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Molester’s sentence upheld

Last Thursday, the state Supreme Court upheld a five-year and eight-month sentence of an Island County child molester who violated the terms of the Special Sex Offender Sentencing Alternative program.

Donald Speirs, a 68-year-old Arizona resident, pleaded guilty in Island County Superior Court in 1999 to child molestation in the first degree. He molested a 10-year-old girl while visiting an Oak Harbor home during Thanksgiving of 1997.

Judge Alan Hancock sentenced Speirs to five years and eight months in prison, but suspended the sentence according to the guidelines of the SSOSA program. Under the program, Speirs was required to complete a three year outpatient program for sexual deviancy, pay fines and restitution, serve 20 days in jail and not commit any new offenses.

But Speirs violated these conditions by committing a new sex crime in 2000 in Arizona. He was convicted of that crime after a jury trial, and given a three-year prison sentence.

Island County prosecutors learned about his Arizona conviction — which meant his suspended sentence should be imposed — but they had to wait until after he served his prison term in Arizona to extradite him back to Island County.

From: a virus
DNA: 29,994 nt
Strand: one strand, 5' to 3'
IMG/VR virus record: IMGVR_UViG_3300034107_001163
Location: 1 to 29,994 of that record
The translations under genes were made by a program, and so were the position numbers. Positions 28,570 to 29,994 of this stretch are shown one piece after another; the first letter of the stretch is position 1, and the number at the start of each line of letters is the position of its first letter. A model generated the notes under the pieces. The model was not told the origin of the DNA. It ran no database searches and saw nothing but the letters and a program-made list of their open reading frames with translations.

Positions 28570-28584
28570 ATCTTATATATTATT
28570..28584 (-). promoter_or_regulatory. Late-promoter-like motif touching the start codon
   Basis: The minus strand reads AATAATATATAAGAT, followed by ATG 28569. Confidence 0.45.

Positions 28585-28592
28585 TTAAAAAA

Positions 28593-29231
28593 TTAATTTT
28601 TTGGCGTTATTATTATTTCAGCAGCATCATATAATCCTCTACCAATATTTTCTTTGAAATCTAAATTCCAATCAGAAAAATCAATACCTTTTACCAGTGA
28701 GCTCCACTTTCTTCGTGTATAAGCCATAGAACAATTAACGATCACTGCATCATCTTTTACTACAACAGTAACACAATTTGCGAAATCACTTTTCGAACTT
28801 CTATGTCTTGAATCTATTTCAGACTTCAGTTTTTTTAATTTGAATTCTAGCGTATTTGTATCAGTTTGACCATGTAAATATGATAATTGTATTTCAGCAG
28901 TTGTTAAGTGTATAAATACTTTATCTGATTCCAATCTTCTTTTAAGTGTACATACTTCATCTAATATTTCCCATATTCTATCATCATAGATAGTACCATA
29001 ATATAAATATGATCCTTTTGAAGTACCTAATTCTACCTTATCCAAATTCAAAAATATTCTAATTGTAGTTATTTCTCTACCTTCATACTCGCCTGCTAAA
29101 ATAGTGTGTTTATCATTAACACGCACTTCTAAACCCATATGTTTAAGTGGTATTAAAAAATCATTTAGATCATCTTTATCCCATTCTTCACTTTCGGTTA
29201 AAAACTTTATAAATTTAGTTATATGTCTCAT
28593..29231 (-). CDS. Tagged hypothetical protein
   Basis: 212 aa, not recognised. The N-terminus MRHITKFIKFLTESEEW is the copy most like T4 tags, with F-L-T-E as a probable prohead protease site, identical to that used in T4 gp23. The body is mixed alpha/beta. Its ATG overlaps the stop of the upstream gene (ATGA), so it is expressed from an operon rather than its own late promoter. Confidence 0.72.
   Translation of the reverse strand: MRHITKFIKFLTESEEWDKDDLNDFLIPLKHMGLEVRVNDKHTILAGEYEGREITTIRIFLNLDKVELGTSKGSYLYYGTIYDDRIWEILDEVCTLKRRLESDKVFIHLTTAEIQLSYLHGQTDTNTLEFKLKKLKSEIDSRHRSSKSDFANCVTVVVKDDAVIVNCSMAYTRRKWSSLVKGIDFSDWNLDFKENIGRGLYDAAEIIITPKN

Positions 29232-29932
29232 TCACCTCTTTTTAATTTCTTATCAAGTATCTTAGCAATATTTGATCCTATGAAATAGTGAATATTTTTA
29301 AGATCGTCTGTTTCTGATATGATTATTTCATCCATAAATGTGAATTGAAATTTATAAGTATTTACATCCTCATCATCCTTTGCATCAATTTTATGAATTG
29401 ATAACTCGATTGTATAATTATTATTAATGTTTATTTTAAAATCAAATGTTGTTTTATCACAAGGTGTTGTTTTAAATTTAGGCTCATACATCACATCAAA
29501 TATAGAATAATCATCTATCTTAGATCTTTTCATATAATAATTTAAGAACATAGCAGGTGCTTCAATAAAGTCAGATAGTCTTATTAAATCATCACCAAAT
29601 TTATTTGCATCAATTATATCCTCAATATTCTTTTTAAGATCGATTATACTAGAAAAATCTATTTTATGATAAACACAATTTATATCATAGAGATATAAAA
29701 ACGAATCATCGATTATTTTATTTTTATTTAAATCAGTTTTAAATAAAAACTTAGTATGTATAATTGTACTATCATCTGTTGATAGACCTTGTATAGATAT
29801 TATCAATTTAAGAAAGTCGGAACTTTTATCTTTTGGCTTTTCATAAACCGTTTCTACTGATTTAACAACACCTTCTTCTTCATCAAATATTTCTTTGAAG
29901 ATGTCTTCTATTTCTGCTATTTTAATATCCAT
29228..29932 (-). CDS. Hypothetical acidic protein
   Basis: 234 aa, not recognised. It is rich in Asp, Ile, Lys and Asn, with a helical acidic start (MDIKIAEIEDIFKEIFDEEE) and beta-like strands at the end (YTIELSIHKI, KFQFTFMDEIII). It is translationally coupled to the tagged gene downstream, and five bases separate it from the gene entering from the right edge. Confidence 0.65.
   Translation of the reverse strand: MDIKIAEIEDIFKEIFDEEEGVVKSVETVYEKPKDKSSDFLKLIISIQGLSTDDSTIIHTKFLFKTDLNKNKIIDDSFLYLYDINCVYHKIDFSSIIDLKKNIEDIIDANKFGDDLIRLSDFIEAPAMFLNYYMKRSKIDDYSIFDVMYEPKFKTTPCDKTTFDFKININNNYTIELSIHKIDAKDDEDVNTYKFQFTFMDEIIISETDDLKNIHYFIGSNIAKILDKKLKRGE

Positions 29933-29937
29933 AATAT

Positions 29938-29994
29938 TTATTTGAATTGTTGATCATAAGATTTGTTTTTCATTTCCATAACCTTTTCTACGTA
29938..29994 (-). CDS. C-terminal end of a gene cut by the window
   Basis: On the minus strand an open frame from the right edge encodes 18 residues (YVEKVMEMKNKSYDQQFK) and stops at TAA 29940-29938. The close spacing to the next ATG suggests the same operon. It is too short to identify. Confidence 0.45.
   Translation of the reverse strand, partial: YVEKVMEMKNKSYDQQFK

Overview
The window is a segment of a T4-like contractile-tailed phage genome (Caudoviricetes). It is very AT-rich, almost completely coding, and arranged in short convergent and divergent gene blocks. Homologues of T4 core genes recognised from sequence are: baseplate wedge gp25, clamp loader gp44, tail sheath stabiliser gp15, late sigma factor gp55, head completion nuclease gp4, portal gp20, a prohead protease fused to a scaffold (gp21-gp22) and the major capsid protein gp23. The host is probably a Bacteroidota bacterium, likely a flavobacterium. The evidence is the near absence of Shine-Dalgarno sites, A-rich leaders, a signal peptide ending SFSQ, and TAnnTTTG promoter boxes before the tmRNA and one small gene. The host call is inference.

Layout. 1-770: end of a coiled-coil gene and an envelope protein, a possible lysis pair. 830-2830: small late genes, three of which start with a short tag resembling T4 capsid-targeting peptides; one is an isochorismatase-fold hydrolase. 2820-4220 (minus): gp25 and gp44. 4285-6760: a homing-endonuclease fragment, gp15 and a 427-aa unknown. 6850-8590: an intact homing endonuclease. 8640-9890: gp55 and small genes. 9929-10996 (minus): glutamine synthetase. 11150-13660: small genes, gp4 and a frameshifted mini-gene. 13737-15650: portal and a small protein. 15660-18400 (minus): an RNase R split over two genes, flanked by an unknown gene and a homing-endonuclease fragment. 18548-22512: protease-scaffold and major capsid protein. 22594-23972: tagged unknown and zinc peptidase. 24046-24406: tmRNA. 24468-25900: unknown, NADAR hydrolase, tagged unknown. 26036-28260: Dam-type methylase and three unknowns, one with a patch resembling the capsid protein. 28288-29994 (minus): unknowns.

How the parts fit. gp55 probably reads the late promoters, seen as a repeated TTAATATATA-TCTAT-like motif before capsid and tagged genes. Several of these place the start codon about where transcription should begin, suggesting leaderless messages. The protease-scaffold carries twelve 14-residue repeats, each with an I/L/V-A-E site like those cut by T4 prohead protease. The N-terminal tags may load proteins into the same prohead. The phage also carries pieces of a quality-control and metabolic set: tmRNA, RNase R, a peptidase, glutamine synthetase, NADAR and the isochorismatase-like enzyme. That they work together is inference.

At a 2003 hearing, Judge Hancock followed the prosecution’s recommendation and imposed the 68-month sentence.

Speirs appealed the sentence, arguing that Hancock didn’t give him the chance to ask for leniency during the 2003 hearing. According to Island County Prosecutor Greg Banks, the case skipped over the Court of Appeals and went to the State Supreme Court, where it was consolidated with two other cases involving similar claims.

The Supreme Court ruled that Speirs did not have a constitutional right of allocution — to beg for leniency — when a suspended sentence in revoked.

Apparently, sex offender treatment hasn’t worked very well for Speirs. Court documents state that he went through sexual deviancy treatment in the 1960s and again in the late 1990s.

Deputy Prosecutor Joshua Choate, who handled the appeal, is relieved the case is finally over.

“Speirs’ case has been in the prosecutor’s office since 1998,” he said in a press release. “It’s been a long road, but I’m glad to be at the end of it and see that Speirs will remain behind bars.”

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